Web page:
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Kolkata’s first three storied building, why was it called Writers’ Building?

25 September, 2020 15:37:58
Home / Kolkata’s first three storied building, why was it called Writers’ Building?
Kolkata’s first three storied building, why was it called Writers’ Building?

The northern part of BBD Bagh is taken over by Writers’ Building, Kolkata’s first three storied building. The construction of Writers’ Building began as early as in 1690. The building was meant for the East India Company to house the junior level servants who were then called ‘Writers’ and hence, the name of the building. The idea of establishing a centre for administrative services first came to the mind of the then governor, Warren Hastings.

The original structure of the Writers’ Building was quite simple. In the year 1776, Thomas Lyon was granted the site of the demolished St Anne’s church along with the adjoining area to erect buildings for providing accommodations to the junior writers of the East India Company. Lyon was assigned on behalf of Richard Barwell, member of the Council, when Warren Hastings was Governor. Writers’ Building is reckoned as the first three-storied building of Calcutta. However, at that time Writers’ appeared like a ‘shabby hospital or poorhouse.’ Barwell leased out this range of buildings to the Company to provide accommodation to the writers.

The historic Writers Building

In 1800, Fort William College was shifted to this building. In the next 20 years, a number of structural changes were made. A hostel to accommodate 32 students and an exam hall was built, which still exist. A lecture hall and four libraries were also constructed. However, in 1830, the college was shifted from the Writers’ and private individuals took control of the building, who transformed the place into living quarters, go downs and shops.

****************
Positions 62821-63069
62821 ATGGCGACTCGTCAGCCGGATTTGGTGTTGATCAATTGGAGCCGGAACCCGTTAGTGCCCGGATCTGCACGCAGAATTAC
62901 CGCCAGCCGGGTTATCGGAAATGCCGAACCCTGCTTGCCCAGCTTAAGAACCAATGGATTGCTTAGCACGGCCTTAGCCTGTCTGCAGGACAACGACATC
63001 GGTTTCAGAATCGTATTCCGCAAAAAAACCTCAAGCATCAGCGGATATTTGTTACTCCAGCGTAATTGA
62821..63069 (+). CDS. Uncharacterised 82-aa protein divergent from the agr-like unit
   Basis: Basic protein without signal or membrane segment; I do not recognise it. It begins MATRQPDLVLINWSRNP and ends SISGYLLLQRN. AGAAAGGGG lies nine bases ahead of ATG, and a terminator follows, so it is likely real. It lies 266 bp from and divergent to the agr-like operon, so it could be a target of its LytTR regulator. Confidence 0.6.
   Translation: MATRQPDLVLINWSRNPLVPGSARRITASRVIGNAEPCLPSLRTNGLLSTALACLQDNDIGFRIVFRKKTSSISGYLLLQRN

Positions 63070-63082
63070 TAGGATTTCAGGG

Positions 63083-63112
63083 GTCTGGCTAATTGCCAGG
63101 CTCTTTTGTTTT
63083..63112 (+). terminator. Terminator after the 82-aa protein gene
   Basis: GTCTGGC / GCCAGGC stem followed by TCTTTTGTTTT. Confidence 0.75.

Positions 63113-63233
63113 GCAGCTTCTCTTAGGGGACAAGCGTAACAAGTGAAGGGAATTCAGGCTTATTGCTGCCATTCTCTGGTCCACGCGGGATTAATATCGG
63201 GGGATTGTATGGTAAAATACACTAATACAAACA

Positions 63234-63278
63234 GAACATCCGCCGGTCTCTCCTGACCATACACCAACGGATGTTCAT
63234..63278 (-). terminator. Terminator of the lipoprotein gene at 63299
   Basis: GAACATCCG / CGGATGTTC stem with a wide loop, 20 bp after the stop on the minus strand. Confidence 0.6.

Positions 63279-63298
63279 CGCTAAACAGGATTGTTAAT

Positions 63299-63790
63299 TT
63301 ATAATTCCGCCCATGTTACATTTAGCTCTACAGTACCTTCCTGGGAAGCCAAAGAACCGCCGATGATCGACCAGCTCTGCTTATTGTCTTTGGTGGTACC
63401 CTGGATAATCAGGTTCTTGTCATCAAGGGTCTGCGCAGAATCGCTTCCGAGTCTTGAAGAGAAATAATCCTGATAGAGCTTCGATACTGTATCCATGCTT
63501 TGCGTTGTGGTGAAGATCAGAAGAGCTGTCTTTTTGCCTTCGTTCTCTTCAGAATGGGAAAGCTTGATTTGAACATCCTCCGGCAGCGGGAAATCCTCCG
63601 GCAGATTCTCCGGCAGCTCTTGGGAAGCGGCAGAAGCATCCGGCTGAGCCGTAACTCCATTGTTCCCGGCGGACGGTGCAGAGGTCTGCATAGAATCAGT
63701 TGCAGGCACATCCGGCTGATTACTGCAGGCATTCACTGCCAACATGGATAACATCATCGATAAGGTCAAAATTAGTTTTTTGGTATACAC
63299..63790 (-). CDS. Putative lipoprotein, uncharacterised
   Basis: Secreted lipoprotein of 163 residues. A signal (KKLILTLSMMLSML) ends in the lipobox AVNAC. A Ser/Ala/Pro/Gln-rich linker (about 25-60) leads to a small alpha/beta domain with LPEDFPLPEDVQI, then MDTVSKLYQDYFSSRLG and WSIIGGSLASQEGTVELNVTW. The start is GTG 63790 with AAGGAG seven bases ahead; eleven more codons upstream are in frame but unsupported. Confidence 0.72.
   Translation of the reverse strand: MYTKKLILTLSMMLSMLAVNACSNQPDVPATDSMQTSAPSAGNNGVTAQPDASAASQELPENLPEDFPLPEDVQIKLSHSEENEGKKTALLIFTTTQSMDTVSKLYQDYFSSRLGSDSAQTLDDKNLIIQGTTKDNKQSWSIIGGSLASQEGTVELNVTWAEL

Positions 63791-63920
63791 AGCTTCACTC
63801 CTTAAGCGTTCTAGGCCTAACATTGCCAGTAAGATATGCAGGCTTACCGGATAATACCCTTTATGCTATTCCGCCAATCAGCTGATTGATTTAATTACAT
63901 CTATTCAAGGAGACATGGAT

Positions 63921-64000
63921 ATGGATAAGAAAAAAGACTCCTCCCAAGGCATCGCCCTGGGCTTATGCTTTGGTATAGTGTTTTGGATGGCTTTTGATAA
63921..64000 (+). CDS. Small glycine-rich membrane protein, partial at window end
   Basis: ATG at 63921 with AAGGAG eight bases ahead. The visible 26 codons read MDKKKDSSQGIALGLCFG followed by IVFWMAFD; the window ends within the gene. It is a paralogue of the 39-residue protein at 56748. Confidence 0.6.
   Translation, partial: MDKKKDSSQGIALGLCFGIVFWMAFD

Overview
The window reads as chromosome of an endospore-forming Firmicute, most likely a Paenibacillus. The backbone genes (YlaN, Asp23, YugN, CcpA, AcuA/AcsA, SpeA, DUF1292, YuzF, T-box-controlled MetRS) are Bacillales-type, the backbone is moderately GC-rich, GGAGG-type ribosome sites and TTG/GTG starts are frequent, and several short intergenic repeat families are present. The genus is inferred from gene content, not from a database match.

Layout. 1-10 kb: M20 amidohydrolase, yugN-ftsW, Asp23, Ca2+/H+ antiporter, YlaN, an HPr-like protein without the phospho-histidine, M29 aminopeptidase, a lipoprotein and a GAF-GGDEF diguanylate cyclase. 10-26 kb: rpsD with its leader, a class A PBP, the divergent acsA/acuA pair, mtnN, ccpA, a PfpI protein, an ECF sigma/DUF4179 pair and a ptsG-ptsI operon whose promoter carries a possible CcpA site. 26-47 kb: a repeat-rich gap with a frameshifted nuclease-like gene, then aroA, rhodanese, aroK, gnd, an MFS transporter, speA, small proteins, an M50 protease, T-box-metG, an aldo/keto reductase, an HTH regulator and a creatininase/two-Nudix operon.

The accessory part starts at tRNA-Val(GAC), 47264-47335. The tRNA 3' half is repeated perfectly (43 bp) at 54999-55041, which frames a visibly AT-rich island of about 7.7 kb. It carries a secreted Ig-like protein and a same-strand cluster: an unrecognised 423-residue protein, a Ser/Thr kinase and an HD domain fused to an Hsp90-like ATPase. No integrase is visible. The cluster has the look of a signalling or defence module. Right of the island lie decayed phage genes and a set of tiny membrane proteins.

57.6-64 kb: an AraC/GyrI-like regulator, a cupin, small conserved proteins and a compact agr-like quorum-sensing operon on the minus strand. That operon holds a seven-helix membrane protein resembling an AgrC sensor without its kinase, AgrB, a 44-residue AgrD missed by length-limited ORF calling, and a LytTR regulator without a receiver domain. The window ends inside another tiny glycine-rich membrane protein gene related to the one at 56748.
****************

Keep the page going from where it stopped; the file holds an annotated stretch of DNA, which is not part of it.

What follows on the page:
Lieutenant Governor-General, George Campbell first felt the need of a secretariat for swift disposal of official work. Ashley Eden, the then Lieutenant Governor of Bengal was instructed to shift the prime offices of Chowringhee and Sudder Street to Writers. Since the East India Company was already occupying major portion of the Writers’, two new blocks were built to cope up with the space problem. The statue of Minerva was installed atop the central portico. Initially, Writer’ had a huge courtyard with seven blocks. By 1870, all 13 blocks were built. The main block, which includes the rotunda and five prime blocks are heritage structures. 

In 1883, the building’s Rotunda portion was completed and the Bengal Legislative Council moved here, where it remained until 1910. The giant pediment at the centre is crowned with the statue of Minerva. The terrace also contains several other statues and notable among them are four clusters of statues, christened ‘Justice', 'Commerce,’ ‘Science’ and ‘Agriculture,’ with the respective Greek gods and goddesses of these four disciplines – Zeus, Hermes, Athena and Demeter flanked by a European and an Indian practitioner of these vocations.

 

The building has been called a mini-township of sorts with a built-up area of around 550,000 square feet. Before the shifting of the state secretariat, the building housed 34 departments and other offices of the state government, with approximately 6,000 employees. The most talked about historical event that occurred in Writers’ Building was the assassination of Lt. Colonel Simpson by three brave revolutionaries, Benoy Basu, Badal Gupta and Dinesh Gupta. Lt. Colonel Simpson was infamous for his brutality towards Indian prisoners, especially the freedom fighters. The three young rebels decided to kill the perpetrator of heinous crimes on Indian nationals. They entered Writers’ Building dressed in European attire and shot Simpson dead from point blank range on December 8, 1930. The Dalhousie Square was re-named BBD Bagh, in their memory.
 

Story Tag:
  • Kolkata, Writers' Building

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